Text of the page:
The more we learn about VSE crosslinguistically, however, the more it becomes apparent that the VIC is not a universal property of these constructions. In languages like Russian (Gribanova 2013, To appear), Hungarian (Lipták 2013), European Portuguese (Santos 2009), and Swahili (Ngoyani 1996), the stranded verb in VSE need not match its antecedent, if the two involve contrast. A Russian example is provided in (3):

3. Violations of the VIC with contrasting verbs:
a.Našel                li  Paša knigu          v   biblioteke,       i        žurnal                 v   stolovoj?
find.PST.SG.M  Q Paša book.ACC   in library.PREP  and  magazine.ACC   in cafeteria.PREP
‘Did Pasha find a book in the library and magazine in the cafeteria?’

b. Net, ne      našel,                    a      poterjal.
No,  NEG   find.PST.SG.M, but lose.PST.SG.M
No, he didn’t find (…), he lost (…).’

c. Našel,              no   potom poterjal
find.PST.SG.M  but then     lose.PST.SG.M
‘He did (…), but then he lost (…)’

Such patterns lead to a paradox: on the one hand, the absolute application of the VIC in languages like Hebrew and Irish points to a postsyntactic status for head movement. On the other hand, the ability to mismatch verbs under contrast in languages like Russian suggests that head movement in such cases is acting more like the phrasal movement in (1) — suggesting that it takes place in the narrow syntax.

I present a solution to this paradox that relies on a recent set of proposals by Gribanova and Harizanov (in progress). The core idea is that  the phenomena we attribute to ‘head movement’ can be bifurcated into two groups: i) post syntactic amalgamation of heads, which is morphophonologically driven, and ii) genuine syntactic movement, which yields word order permutations but not word formation. This view gives us a point of leverage to start thinking about the paradoxical VIC patterns, the idea being that mismatches in VSE are permitted when ‘head movement’ is syntactic, but not when it is postsyntactic. I present independently motivated analyses of Irish and Russian clause structure which support exactly this conclusion. Verb movement in Irish involves postsyntactic amalgamation only, predicting  that the VIC should always be observed. By contrast, head movement in Russian involves both the syntactic and the postsyntactic types, with the last movement step being syntactic and giving rise to the possibly of verbal mismatches like (3) in VSE.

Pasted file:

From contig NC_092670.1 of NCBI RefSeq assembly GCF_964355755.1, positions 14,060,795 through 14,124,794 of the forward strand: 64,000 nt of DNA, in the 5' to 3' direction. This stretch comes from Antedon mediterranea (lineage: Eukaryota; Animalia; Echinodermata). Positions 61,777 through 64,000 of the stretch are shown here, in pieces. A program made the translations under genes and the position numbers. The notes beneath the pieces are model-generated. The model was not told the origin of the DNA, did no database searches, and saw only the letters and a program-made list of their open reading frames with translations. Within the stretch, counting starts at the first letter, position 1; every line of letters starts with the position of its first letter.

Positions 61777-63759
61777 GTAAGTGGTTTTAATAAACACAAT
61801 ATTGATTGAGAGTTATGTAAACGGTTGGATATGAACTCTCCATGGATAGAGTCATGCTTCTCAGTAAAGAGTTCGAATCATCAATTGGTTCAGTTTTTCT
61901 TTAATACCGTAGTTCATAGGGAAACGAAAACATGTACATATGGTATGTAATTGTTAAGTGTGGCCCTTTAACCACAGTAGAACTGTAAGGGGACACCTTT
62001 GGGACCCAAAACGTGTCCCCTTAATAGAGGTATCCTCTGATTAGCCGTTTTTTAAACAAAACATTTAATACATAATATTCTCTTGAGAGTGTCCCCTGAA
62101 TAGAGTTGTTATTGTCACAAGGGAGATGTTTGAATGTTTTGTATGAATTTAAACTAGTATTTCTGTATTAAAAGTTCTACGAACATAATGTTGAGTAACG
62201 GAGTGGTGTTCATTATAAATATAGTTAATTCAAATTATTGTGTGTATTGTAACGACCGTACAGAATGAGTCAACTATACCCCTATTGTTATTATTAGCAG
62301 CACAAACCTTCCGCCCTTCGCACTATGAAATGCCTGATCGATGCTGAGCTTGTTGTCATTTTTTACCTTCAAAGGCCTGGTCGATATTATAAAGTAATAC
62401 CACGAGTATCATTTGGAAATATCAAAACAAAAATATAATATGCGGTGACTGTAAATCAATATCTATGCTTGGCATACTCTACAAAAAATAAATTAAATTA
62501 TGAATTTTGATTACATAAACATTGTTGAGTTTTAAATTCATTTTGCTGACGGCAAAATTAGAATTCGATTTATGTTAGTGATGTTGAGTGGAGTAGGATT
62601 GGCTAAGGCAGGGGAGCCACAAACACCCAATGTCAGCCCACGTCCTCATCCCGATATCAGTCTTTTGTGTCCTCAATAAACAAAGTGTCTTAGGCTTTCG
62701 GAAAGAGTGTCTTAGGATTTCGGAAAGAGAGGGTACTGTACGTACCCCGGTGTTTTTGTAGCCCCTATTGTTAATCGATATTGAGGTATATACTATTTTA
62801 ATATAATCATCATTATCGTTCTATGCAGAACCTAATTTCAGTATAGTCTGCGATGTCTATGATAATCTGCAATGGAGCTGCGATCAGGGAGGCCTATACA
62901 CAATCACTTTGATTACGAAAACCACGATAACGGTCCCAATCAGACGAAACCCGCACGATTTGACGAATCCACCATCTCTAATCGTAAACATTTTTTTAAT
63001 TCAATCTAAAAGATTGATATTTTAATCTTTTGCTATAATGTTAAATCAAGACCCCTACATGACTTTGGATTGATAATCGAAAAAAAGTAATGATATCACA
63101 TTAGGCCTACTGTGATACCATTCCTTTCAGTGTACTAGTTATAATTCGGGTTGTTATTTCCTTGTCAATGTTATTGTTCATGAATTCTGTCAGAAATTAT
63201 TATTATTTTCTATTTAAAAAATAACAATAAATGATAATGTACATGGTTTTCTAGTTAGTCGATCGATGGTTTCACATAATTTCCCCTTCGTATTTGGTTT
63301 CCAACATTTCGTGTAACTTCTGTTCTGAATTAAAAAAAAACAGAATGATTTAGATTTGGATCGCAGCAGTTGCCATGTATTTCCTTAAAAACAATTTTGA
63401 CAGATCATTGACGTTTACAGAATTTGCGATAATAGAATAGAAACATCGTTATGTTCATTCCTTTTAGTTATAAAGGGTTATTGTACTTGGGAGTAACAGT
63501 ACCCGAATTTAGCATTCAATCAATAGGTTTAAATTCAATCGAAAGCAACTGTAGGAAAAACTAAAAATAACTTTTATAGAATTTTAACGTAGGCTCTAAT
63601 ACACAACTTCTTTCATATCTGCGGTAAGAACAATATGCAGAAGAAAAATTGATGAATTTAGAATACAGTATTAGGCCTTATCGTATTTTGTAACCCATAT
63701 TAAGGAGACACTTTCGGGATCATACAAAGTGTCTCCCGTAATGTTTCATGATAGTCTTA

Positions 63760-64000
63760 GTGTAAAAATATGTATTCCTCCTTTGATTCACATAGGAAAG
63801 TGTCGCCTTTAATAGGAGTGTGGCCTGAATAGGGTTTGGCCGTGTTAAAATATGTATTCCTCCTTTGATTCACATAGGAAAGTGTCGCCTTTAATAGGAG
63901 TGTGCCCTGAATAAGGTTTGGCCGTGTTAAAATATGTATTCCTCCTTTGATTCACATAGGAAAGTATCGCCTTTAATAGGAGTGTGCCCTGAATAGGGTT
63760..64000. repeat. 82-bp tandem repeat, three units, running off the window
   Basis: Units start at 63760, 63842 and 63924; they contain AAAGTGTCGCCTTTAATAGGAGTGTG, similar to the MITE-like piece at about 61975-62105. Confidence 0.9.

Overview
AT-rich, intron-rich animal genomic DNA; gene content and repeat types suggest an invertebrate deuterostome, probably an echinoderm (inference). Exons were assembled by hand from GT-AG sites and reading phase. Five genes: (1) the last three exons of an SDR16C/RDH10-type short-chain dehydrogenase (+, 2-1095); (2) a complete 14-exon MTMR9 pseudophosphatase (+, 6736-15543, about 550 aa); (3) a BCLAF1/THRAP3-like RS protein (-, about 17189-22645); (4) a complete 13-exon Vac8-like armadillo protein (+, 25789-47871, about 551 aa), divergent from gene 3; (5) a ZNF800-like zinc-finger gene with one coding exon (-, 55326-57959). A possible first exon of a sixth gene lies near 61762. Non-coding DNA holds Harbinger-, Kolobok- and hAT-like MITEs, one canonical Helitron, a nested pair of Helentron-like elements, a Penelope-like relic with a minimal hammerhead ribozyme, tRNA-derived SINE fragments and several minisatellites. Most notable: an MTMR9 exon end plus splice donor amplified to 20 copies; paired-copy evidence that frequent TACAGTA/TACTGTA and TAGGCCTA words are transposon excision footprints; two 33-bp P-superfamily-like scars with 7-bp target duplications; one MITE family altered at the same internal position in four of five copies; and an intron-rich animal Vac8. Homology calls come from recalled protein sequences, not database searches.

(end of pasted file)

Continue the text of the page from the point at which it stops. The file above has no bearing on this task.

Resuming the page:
Goldberg, Lotus. 2005a. On the identity requirement in VP ellipsis. Presented at the Identity in Ellipsis workshop at UC Berkeley.
Goldberg, Lotus. 2005b. Verb-stranding vp ellipsis: A cross-linguistic study. PhD diss, McGill University.
Gribanova, Vera. 2013. Verb-stranding verb phrase ellipsis and the structure of the Russian verbal complex. Natural Language and Linguistic Theory 31 (1): 91–136.
Gribanova, Vera. To appear. Head movement and ellipsis in the expression of Russian polarity focus. Natural Language and Linguistic Theory.
Gribanova, Vera, and Boris Harizanov. In progress. Whither head movement? Stanford University.
Heim, Irene. 1997. Predicates or formulas? Evidence from ellipsis. In Proceedings from Semantics and Linguistic Theory VII, ed. Aaron Lawson, 197–221. Cornell, Ithaca: CLC Publications.
Lipták, Anikó. 2013. The syntax of emphatic positive polarity in Hungarian: evidence from ellipsis. Lingua 128: 72–92.
McCloskey, James. 2011. The shape of Irish clauses. In Formal approaches to Celtic linguistics, ed. Andrew Carnie, 143–178. Cambridge Scholars Publishing.
McCloskey, James. 2012. Polarity, ellipsis and the limits of identity in Irish. Workshop on Ellipsis, Nanzan University.
Merchant, Jason. 2001. The syntax of silence: Sluicing, islands and the theory of ellipsis. Oxford: Oxford University Press.
Ngonyani, Deo. 1996. VP ellipsis in Ndendeule and Swahili applicatives. In Syntax at Sunset, UCLA working papers in syntax and semantics, Number 1, eds. Edward Garrett and Felicia Lee, 109–128. Department of Linguistics, UCLA.
Rooth, Mats. 1992a. Ellipsis redundancy and reduction redundancy. In Proceedings from the Stuttgart Ellipsis Workshop, eds. S. Berman and A. Hestvik. Arbeitspapiere des Sonderforschungsbereichs 340, No. 29.
Schoorlemmer, Erik, and Tanja Temmerman. 2012. Head movement as a PF-phenomenon: evidence from identity under ellipsis. In Proceedings of the 29th West Coast Conference on Formal Linguistics, eds. Jaehoon Choi, E. Alan Hogue, Jeffrey Punske, Deniz Tat, Jessamyn Schertz, and Alex Trueman, 232–240. Somerville, MA: Cascadilla Press.